weighing food on a scale to compare the weight before and after

When you bake, food seems to magically get larger. Expanding air bubbles caused the baked treats to expand, but more matter was not formed.

man talks to the camera about the conservation of matter

Candles change form when they are burned.  It looks like the candle wax is disappearing, but it is not. Burning a candle turns the wax into carbon dioxide and water. 


Anything that has weight and takes up space.
Law of Conservation of Matter
Tells us that the amount of matter stays the same even when a substance changes form.
To mix in with another substance. For example: when salt is added to water, it forms saltwater.
A scientific unit of measuring how heavy something is. A US dollar bill weights about 1 gram.
Dry Ice
A solid form of carbon dioxide that is very cold and turns directly from a solid into a gas.
Saved, kept the same.


When the team mix 25 grams of sugar into 150 grams of water, the sugar seems to disappear! Where does it go?

The sugar dissolves into the water. It is still there, it simply changes into a form we can't see.

What evidence tells us that the sugar is still there, even though we can’t see it?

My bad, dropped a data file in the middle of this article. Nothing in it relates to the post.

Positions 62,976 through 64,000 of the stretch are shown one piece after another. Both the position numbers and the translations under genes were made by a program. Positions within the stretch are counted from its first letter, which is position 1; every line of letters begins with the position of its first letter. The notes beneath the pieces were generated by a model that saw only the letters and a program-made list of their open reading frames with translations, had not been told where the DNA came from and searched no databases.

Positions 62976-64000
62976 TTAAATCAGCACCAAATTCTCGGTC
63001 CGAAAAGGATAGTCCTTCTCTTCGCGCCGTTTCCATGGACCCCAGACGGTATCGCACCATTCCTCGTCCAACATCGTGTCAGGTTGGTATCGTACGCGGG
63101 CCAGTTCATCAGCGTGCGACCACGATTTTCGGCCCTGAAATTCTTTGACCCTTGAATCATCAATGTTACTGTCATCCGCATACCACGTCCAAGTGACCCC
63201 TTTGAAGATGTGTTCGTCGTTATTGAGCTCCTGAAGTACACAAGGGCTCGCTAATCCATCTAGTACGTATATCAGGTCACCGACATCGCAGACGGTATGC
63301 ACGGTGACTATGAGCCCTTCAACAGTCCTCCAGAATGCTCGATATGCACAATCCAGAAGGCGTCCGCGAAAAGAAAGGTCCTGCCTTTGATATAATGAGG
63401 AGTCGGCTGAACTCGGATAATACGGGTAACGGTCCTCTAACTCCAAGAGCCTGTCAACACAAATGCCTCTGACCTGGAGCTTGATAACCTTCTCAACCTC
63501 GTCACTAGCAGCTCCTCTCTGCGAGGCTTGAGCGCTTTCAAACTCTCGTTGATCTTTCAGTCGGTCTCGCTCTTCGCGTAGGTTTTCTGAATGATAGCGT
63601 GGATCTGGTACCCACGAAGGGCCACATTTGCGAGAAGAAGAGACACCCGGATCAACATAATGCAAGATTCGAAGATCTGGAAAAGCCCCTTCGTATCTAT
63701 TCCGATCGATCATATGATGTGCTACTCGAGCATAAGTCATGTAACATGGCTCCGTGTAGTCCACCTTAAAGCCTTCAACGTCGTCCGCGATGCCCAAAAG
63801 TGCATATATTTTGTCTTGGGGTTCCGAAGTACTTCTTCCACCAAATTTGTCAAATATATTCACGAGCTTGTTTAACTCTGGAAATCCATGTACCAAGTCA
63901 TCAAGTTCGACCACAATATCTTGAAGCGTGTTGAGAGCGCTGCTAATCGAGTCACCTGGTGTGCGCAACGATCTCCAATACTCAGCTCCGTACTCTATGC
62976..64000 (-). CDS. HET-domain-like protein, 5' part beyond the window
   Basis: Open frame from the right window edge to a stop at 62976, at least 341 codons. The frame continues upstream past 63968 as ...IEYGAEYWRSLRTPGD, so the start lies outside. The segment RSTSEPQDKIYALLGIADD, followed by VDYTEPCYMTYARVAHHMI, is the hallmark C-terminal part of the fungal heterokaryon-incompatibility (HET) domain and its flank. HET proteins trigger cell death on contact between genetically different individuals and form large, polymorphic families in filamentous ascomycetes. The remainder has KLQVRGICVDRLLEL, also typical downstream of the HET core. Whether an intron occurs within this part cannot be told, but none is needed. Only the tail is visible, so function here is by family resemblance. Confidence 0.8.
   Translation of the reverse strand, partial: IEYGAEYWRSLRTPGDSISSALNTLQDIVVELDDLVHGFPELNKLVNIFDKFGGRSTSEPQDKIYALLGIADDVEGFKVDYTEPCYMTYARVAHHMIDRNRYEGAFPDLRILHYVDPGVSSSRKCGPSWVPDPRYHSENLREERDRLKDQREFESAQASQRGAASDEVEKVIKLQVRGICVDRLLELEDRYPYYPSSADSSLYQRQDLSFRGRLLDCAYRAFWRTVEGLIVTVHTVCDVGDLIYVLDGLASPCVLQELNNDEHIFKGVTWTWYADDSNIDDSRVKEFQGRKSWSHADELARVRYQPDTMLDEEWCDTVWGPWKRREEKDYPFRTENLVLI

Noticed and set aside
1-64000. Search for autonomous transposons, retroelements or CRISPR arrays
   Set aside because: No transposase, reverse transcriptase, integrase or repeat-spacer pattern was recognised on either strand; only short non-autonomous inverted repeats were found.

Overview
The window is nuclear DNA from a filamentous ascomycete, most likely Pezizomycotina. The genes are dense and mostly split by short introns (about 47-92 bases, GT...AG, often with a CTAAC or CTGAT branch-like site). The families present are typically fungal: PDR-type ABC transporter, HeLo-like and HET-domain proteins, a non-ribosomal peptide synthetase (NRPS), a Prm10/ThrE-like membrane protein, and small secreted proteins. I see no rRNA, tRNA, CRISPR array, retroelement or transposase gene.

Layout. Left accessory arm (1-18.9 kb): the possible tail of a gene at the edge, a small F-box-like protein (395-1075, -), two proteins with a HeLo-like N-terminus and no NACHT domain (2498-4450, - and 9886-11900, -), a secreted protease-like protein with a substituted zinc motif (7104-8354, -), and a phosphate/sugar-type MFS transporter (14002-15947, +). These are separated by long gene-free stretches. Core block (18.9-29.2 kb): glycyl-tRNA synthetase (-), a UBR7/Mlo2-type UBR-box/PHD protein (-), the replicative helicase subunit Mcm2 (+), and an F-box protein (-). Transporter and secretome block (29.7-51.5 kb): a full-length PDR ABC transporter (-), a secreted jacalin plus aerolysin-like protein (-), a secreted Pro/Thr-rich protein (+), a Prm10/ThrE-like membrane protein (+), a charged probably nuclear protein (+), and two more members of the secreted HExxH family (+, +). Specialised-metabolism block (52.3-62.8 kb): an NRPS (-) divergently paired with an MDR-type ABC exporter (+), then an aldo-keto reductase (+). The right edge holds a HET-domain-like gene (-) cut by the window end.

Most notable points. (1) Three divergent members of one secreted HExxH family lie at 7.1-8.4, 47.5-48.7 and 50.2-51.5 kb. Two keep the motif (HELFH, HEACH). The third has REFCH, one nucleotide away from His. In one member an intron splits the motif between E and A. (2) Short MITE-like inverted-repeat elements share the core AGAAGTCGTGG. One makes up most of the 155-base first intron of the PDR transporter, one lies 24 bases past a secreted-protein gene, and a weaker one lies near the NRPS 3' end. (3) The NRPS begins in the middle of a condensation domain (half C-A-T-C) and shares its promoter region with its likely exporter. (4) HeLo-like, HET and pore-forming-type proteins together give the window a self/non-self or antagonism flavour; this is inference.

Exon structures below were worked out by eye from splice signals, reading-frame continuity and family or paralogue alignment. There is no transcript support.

The sugar water weights 175 grams which is the same as all the sugar (25g) plus all the water (150g). This is evidence that the sugar is still there even though we can’t see it.

When Dr. Jeff boils the sugar water, what happens?

As the water is heated it changes forms from liquid to gas. The sugar is left behind as a solid, providing us with evidence that it was in there the whole time.

During the fire snake investigation, what caused the snake to be so much larger than the ingredients it came from (sugar and baking soda)?

When the sugar and baking soda were heated, a chemical reaction caused the ingredients to release gases that formed bubbles. Those bubbles expanded and made the snake look much larger than the original amount of ingredients.

Why did the fire snake weigh a little bit less than the ingredients it came from?

When Zoe weighs the ingredients (sugar and baking soda), it weighs 25 grams in total. When she weighs the “snake” it weighs 23 grams. This is because some carbon dioxide gas produced during the chemical reaction escapes into the air.

When dry ice appears to be smoking, what is actually happening?

The “smoke” coming from dry ice is actually carbon dioxide gas, which is turning from a solid into a gas. (Dry ice, or solid carbon dioxide, changes directly from a solid to a gas without becoming a liquid first.)

Would the weight of the flask and dry ice be the same before and after the dry ice disappears if the bottle was not sealed with the balloon?

No. If the bottle were not sealed by the balloon, the weight before and after would not be the same because the gas would escape into the air. In this case it would weigh less.

Why does the weight recorded on the scale go down as the candle burns?

When candle wax burns, it is changing into gases that are released into the air. As that gas escapes, it is no longer part of the candle so the scale doesn't account for it.